Homework. This word holds different associations for different people. As a teacher, I’ve heard all sorts of opinions on the topic of homework and have been informed about all of the negative aspects of assigning homework for students. However, I don’t believe that setting homework is necessarily a bad choice. Not when it’s done correctly. Also, many schools still require that homework is set for students. So, as teachers, how can we make sure we are approaching homework the right way, in order to provide enriching opportunities for student learning to take place? Well, here are a few simple ideas to get you started:
Use Task Cards
Yes, I still utilise task cards in teaching. Why? Because they work! They are so versatile and are the easiest way to get the same content out to your students that you would put on a worksheet, but in a more interesting format.
Here’s an example of how you can use them for homework. Say you’re working on revising perimeter with your students. Instead of giving them a quiz worksheet, break the questions up into task cards. Create a game out of the cards and ask them to complete a recording sheet as they work through the cards. Hey, presto! You’ve now got the student data you need to assess their knowledge of perimeter, all while your students have had fun playing a game with the task cards you sent them home with. Now, that’s a win-win. If you are working on perimeter with your students, but you’re thinking you don’t have time to put together your own task cards – you can get my ready-to-use Perimeter Task Card Set here!
Playing games is an effective way to keep students engaged in a task, and there are many games that you can use as homework activities. A great part about sending games home with kids for homework is that it encourages parents to get involved in their children’s learning. For example, if you’re having students work on their times table facts, you can use a game like Times Table Bingo. This game is simple for students and parents to understand the rules of, and it allows children to use the strategies that they find most helpful for working out the times table facts.
Make It Personal
Do you know what we all love talking about? Ourselves. Yep, and our students are no different. If you want to get them interested in homework again, give them a chance to share something about themselves. This not only keeps them engaged, but it also helps you get to know them better! If you’re after some resources that provide opportunities to get to know your students, I have a Getting to Know You Bundle available here.
Puzzles are such a fun educational tool! They can be used for almost any subject area and are especially easy to incorporate into your homework routine. One way this can be done is by using addition puzzles. In the example shown below, students need to use their addition skills to put three numbers together that equal one hundred. You can adapt this strategy as you need to so that the puzzles focus on whichever learning area your students are spending their homework time on.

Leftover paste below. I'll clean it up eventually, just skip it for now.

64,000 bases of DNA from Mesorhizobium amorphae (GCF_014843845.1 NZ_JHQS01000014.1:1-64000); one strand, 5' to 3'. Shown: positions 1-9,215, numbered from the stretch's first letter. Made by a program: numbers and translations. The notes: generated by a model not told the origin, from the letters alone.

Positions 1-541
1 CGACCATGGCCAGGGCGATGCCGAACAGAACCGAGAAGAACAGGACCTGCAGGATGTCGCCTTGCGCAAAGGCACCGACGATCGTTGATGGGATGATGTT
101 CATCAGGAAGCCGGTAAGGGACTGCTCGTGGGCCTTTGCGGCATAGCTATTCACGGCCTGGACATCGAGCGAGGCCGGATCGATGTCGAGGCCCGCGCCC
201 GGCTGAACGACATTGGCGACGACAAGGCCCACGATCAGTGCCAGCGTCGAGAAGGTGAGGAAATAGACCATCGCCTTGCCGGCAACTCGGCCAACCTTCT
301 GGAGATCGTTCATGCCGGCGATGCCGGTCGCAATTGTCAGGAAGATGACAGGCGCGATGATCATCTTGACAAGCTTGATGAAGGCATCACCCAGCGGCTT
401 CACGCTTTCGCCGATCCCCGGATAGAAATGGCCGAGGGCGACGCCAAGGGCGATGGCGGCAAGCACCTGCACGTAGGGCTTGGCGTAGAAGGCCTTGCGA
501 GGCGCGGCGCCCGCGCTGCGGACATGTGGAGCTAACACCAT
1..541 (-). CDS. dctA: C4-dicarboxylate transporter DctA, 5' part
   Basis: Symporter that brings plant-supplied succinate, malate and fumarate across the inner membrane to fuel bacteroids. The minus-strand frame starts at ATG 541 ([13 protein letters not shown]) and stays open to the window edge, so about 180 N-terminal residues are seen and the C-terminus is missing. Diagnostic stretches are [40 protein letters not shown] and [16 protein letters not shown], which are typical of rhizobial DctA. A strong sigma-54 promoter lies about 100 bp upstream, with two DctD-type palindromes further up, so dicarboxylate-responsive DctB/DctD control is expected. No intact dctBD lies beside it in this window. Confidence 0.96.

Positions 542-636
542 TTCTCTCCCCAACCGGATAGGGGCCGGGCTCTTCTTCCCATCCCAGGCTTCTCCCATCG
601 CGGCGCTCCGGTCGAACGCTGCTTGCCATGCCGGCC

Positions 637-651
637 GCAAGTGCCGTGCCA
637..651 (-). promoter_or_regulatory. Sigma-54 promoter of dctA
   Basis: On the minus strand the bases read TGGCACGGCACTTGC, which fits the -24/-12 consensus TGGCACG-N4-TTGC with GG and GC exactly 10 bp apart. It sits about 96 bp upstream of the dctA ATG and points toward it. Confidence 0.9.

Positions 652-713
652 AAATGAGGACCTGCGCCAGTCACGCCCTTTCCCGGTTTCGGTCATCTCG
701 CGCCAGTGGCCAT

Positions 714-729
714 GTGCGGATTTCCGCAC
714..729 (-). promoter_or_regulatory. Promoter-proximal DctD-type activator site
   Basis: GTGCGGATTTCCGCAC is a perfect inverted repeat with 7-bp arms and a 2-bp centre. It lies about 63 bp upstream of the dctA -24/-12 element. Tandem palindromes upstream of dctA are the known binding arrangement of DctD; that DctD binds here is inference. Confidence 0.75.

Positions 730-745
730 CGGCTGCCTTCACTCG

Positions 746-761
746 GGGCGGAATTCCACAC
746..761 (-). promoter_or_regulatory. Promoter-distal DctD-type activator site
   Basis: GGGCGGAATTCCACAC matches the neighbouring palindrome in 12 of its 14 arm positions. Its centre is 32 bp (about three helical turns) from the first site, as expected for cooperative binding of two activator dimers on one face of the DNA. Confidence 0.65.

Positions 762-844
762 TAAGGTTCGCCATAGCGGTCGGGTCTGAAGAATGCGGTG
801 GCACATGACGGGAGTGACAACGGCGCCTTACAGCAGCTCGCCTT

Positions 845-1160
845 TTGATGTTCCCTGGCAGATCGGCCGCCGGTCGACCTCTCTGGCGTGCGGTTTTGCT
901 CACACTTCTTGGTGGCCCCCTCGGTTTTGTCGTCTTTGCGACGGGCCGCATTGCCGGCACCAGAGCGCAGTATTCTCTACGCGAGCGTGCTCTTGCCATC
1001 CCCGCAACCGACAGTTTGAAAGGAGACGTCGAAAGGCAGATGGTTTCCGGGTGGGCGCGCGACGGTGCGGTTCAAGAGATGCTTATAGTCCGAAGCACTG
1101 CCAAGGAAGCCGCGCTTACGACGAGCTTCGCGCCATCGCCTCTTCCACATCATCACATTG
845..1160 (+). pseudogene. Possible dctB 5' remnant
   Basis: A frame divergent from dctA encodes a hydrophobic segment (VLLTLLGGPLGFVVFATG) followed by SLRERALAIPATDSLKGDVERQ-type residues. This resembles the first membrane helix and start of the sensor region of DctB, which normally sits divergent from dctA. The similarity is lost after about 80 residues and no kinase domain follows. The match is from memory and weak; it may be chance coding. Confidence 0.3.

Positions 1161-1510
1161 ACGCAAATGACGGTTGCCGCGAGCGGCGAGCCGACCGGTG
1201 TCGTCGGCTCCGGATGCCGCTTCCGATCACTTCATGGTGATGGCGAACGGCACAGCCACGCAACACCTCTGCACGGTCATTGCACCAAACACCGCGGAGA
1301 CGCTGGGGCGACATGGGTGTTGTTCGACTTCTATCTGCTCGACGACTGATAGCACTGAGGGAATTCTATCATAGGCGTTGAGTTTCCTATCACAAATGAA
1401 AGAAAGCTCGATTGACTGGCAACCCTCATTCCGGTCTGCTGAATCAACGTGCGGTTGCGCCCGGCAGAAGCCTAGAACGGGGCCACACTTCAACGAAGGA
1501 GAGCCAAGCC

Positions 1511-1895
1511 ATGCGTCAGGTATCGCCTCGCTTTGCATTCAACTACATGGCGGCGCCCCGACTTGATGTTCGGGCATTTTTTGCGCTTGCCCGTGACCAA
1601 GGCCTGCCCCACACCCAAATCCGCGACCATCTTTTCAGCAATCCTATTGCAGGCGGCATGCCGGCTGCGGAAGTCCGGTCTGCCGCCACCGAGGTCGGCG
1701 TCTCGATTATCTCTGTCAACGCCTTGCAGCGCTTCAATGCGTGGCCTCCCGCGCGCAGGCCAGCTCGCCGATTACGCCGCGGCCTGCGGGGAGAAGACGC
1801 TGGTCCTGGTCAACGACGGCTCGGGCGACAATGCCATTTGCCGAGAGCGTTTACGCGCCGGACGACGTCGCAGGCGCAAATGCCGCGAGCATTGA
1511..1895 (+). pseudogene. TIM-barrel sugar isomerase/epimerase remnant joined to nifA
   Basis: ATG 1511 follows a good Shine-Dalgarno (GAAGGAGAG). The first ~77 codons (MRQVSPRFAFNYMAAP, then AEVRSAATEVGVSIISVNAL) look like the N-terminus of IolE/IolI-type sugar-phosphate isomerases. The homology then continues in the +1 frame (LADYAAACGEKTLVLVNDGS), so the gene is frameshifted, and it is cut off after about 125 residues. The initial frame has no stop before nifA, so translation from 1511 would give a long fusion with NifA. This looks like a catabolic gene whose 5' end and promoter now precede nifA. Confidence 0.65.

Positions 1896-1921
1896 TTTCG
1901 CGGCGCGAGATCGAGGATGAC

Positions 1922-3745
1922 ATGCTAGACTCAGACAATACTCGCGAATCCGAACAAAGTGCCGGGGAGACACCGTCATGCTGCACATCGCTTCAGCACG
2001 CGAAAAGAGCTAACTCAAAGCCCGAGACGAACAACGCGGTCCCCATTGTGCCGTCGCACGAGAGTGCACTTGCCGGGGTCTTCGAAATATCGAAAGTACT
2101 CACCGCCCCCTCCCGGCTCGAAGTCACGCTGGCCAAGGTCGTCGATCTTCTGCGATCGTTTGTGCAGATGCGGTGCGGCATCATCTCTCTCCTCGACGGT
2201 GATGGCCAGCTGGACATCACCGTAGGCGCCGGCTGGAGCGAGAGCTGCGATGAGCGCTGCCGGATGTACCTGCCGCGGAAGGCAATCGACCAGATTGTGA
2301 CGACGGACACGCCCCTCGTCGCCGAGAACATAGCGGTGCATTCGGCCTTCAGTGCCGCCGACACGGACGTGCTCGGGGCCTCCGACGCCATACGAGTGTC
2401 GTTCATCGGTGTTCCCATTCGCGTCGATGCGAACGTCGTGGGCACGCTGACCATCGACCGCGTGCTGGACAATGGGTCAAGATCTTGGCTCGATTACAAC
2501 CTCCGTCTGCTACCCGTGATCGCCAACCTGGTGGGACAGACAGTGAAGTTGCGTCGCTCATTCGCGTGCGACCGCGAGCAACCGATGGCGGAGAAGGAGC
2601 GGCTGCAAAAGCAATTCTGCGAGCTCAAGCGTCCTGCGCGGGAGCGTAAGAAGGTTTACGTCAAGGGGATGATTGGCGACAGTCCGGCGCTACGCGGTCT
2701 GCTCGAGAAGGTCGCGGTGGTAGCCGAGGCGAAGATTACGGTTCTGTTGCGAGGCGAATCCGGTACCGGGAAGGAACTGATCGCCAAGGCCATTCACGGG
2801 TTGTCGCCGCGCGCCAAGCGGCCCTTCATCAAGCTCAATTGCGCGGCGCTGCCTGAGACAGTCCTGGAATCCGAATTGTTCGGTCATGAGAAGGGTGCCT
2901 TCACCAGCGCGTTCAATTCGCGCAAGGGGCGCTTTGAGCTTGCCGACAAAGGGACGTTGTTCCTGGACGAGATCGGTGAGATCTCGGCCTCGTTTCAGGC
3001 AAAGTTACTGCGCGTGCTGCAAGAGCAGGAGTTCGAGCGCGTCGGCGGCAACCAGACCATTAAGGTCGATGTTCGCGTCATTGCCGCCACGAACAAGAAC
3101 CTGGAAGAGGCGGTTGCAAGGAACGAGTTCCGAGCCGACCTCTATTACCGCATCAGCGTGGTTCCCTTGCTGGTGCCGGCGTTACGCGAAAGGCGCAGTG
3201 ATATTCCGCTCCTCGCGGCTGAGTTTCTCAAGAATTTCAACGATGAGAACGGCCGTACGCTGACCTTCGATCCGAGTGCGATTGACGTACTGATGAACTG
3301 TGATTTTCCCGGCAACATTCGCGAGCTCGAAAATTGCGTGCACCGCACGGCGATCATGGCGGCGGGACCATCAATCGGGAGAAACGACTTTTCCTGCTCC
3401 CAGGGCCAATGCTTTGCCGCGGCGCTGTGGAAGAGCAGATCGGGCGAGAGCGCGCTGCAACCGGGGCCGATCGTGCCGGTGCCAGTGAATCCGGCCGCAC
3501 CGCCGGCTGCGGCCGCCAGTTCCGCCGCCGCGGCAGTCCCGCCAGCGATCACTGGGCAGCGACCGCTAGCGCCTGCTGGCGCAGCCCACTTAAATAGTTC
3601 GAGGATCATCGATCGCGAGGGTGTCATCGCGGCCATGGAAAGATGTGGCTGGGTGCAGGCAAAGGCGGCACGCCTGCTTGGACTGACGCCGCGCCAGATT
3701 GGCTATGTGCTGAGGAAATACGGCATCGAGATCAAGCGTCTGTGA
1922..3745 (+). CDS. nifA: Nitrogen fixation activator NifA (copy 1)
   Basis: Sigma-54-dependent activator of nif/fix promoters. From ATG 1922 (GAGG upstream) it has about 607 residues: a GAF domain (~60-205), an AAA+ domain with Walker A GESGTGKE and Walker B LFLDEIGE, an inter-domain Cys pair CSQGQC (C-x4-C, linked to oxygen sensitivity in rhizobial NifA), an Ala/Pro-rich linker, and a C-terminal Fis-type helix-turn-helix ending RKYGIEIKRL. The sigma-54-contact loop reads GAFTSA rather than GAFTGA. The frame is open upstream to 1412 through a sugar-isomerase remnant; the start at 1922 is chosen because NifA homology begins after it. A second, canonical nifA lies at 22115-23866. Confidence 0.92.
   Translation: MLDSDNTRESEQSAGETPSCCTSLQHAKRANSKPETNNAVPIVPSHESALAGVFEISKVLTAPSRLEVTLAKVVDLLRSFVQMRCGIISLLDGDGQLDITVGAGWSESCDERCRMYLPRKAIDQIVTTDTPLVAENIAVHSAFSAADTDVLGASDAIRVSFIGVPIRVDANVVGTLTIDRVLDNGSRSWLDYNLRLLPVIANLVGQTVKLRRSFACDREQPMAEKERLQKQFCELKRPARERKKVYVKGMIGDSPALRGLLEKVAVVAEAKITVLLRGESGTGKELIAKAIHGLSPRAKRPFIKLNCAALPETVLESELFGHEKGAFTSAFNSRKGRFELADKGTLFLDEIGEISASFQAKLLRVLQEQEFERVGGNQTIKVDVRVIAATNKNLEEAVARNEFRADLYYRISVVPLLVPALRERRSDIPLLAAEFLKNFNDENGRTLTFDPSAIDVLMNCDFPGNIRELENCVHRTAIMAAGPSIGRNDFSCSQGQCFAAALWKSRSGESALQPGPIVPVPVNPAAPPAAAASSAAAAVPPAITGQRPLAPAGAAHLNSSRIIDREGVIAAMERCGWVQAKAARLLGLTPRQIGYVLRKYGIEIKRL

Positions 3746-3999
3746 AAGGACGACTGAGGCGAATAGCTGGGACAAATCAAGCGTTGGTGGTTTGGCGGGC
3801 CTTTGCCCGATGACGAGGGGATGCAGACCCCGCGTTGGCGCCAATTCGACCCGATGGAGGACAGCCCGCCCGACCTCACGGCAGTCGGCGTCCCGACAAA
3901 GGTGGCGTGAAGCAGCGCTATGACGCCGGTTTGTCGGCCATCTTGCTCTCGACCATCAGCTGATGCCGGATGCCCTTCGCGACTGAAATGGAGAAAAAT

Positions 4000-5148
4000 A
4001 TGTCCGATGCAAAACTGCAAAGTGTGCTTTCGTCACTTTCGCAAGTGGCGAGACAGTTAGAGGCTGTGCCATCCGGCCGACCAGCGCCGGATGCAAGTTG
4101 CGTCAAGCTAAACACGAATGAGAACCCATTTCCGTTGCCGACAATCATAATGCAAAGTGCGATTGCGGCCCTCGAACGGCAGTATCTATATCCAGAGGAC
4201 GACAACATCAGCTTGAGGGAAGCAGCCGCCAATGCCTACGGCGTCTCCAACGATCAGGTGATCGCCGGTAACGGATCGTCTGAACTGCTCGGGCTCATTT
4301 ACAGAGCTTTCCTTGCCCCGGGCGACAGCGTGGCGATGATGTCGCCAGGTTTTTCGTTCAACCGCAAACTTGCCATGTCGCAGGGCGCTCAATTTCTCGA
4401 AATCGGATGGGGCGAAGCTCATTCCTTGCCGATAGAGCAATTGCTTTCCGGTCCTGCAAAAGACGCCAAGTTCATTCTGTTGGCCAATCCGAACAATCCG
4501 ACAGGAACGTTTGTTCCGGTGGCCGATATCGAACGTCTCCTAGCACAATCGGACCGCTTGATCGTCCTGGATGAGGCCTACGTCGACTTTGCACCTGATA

Set a Challenge
Setting a learning challenge can be a helpful motivator for kids. I have often used holiday challenges like the one shown below with my students, but there’s no need to wait until the holidays! Think of some different activities that suit the topics you’re covering in class and put together a challenge for your students to work on during their homework time. If you want to save yourself some planning time, I have some ready-made maths and literacy challenges available here.
Make It Practical
Have you tried asking your students to do everyday tasks for homework, such as cooking? This is a great way to engage those learners who find it difficult to sit still and focus for long periods of time. Plus, it encourages parents to get involved too! If you want to give this a try, you can start with part 2 of my Cooking With Maths series, which involves calculating the ingredients needed to bake some yummy vanilla cupcakes!
Utilise Student Choice Boards
I’m an advocate for using student choice boards in the classroom, which is why I often talk about them in my posts. The great thing about choice boards is that you can easily combine more than one subject area in the one board and can switch up the options as often as you like. If you’re after some choice boards for upper primary / elementary students, I have a bundled set available here.
Remember That Less is More
When it comes to homework, teachers and students can tend to overcomplicate things. Although it can be tempting to pack as much into your homework routine as possible, homework is often much more effective when it is simple. Choose one or two activities that are easy for students to understand and let them spend their time on that. Remember that sometimes less is more.
Give Your Students The Night Off
Every now and then there will be times when you and your students just need the night off. That’s when I like to use tokens like these sweet ‘No Homework’ Passes to make a night of no homework seem like a special, well-earned treat for students. Although, when your homework activities are as fun as the ideas above, your students might be a little disappointed to have the night off anyway!
I hope that these ideas inspire you to try something new with your homework routine. You can use the links to buy your own copies of any resources I’ve referenced in this blog post.
P.S. I love to hear how my tips and resources are helping you in your teaching, so leave a comment to let me know!
Do you want some more homework tips that are specific to times table practice while you’re here? Then have a read through my list of engaging times table homework activities.
Have a question or a request? You can contact me at firstname.lastname@example.org.